Lorna Mott is coming home. She’s decided to set aside her second husband and their 18 years in France to return to the familiar skyline of San Francisco. She plans to rekindle her career as an art lecturer and meet up with her children (and grandchildren). On the plane ride home, she feels confident things will go well with all her plans laid out. But a lot has changed since she was gone and many of the Mott lives are plagued with problems—money, properties, divorce, pregnancy, among others. The novel follows the stories of Lorna Mott as she tries to find her footing back on home ground and the stories of her family as they attempt to disentangle the messy state of their affairs.
Prime time programming
One of the things that immediately stood out to me about the novel was that it wasn’t just about Lorna Mott. We’re slowly introduced to each of the Motts as Lorna re-encounters them while settling back in San Francisco. The story shifts and moves along with each of the Mott family members until their collective entanglements take center stage. This focus on the different family members and their joint hullaballoo reminded me a lot of our own Filipino telenovelas and Korean dramas (minus the high-stakes kidnappings and dramatic confrontation scenes).
I personally enjoyed seeing how the different characters (even the ones with seemingly very small neighborly roles) moved the plot along and were related to each other in surprising and interesting ways (very Chekhov’s gun approved). Each character was distinct and dynamic—there was the indifferent and fragile princess granddaughter, the cherubic playboy second husband, the stinky rich but missing in action son—their stories and voices really brought the entire novel to life for me. I also loved how the different parts wove in and out of these various character perspectives so seamlessly. Reading through the chapters felt like watching different episodes of a long-running family series where you were thoroughly invested in the various main and side character arcs.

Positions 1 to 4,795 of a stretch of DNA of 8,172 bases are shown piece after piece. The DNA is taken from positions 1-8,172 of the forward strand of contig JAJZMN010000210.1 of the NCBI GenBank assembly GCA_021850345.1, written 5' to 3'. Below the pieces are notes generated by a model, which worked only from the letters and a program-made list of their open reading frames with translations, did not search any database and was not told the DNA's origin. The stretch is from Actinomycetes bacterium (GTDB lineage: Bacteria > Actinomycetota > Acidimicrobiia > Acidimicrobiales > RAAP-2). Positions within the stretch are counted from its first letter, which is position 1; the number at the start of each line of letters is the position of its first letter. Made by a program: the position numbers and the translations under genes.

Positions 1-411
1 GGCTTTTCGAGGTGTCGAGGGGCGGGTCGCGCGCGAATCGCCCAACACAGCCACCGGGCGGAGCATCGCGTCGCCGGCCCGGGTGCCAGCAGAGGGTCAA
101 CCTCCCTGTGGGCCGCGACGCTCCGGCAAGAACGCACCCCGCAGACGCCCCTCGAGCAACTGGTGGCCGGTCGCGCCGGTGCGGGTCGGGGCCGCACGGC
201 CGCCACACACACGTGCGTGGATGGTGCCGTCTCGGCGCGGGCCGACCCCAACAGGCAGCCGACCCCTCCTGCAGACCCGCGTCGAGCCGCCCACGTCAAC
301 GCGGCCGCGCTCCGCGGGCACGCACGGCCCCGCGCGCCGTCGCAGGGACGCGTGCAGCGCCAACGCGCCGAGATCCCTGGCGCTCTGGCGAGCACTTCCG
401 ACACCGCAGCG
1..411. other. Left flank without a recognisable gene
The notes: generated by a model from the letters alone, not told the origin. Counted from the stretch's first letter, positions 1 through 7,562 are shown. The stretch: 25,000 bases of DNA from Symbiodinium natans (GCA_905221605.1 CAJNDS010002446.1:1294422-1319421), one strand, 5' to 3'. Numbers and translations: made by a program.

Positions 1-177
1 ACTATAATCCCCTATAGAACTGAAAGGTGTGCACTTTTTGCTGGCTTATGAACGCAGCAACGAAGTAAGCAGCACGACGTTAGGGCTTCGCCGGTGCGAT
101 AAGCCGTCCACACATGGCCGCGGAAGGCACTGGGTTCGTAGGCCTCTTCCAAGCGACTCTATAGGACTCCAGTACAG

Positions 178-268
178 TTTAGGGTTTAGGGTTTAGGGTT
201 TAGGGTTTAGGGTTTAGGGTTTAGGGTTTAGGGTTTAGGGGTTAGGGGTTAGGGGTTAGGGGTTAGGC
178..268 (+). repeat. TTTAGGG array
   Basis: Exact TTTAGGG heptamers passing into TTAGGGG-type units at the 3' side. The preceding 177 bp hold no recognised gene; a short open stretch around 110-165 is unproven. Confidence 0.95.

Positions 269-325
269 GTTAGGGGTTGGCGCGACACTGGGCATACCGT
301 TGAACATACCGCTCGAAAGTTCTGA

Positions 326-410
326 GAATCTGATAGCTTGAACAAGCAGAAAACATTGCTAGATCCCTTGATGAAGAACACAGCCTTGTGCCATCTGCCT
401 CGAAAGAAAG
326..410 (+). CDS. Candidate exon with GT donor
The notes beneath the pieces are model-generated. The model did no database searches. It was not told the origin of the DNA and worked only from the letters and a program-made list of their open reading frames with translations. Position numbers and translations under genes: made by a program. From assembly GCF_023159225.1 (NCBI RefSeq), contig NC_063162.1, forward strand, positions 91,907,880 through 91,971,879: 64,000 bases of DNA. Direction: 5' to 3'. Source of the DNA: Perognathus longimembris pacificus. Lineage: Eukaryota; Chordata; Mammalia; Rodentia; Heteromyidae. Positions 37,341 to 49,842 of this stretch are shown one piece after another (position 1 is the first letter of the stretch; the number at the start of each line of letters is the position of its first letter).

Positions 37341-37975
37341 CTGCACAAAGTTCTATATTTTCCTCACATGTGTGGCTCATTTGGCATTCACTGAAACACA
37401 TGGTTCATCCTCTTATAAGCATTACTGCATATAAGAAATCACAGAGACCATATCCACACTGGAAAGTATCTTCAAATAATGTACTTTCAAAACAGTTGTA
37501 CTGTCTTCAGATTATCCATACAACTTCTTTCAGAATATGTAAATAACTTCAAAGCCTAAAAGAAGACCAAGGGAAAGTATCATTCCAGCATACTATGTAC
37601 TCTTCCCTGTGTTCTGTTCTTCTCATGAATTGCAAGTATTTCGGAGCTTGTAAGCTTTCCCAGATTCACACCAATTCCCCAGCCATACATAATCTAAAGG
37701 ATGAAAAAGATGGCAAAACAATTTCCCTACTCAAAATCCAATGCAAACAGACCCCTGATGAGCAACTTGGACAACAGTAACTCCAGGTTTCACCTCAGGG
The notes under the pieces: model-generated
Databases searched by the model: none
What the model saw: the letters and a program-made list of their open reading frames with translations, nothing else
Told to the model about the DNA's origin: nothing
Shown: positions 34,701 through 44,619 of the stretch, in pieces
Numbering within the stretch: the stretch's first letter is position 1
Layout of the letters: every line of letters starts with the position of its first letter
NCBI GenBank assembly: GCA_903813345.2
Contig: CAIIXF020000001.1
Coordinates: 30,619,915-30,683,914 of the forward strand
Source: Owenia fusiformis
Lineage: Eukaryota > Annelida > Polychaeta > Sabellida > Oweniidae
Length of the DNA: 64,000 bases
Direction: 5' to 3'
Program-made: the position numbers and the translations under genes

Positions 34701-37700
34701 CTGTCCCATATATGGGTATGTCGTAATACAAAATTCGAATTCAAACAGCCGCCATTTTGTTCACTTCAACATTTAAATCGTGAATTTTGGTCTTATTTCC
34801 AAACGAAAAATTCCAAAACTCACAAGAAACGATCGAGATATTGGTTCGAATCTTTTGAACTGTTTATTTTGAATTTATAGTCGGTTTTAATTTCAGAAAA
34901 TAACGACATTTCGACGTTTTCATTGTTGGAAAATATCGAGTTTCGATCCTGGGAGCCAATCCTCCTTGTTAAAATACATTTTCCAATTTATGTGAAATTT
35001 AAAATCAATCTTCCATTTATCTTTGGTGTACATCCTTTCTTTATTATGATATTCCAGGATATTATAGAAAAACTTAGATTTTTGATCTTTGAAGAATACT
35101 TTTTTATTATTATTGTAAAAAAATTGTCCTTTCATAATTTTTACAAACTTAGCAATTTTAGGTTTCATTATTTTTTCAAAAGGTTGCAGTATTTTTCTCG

This is America?
The novel focuses very heavily on American realities, sketching a caricature of the young and old, as well as those on home soil and abroad. As a reader, you’re able to think in the shoes of Lorna, her ex-husbands, her children, and grandchildren, and walk throughout San Francisco alongside them as they bump into each other and board the bus back home. The different portions written in the perspectives of Lorna’s family members provide an interesting cross-section of American life as they each struggle with a turbulent economy and fickle but nonetheless precious human relationships.
As the novel is so America-centric, I’d also like to throw out a small warning that there were a couple of instances where non-Western cultures were described as “exotic” in different parts of the book. Whether this was a deliberate move by the author in shaping the characters in the novel or a subconscious one is anyone’s guess, but I wanted to put it out there in case that was something that would potentially irk you (as it honestly did me).
Possible cultural red flags aside, I do believe that Lorna Mott Comes Home is a book filled with life (and strife!). Its characters are real and memorable—both funny and tragic in their dealings with hardship and each other. If you’re into family entanglements reminiscent of prime time series, you might want to consider giving this book a shot.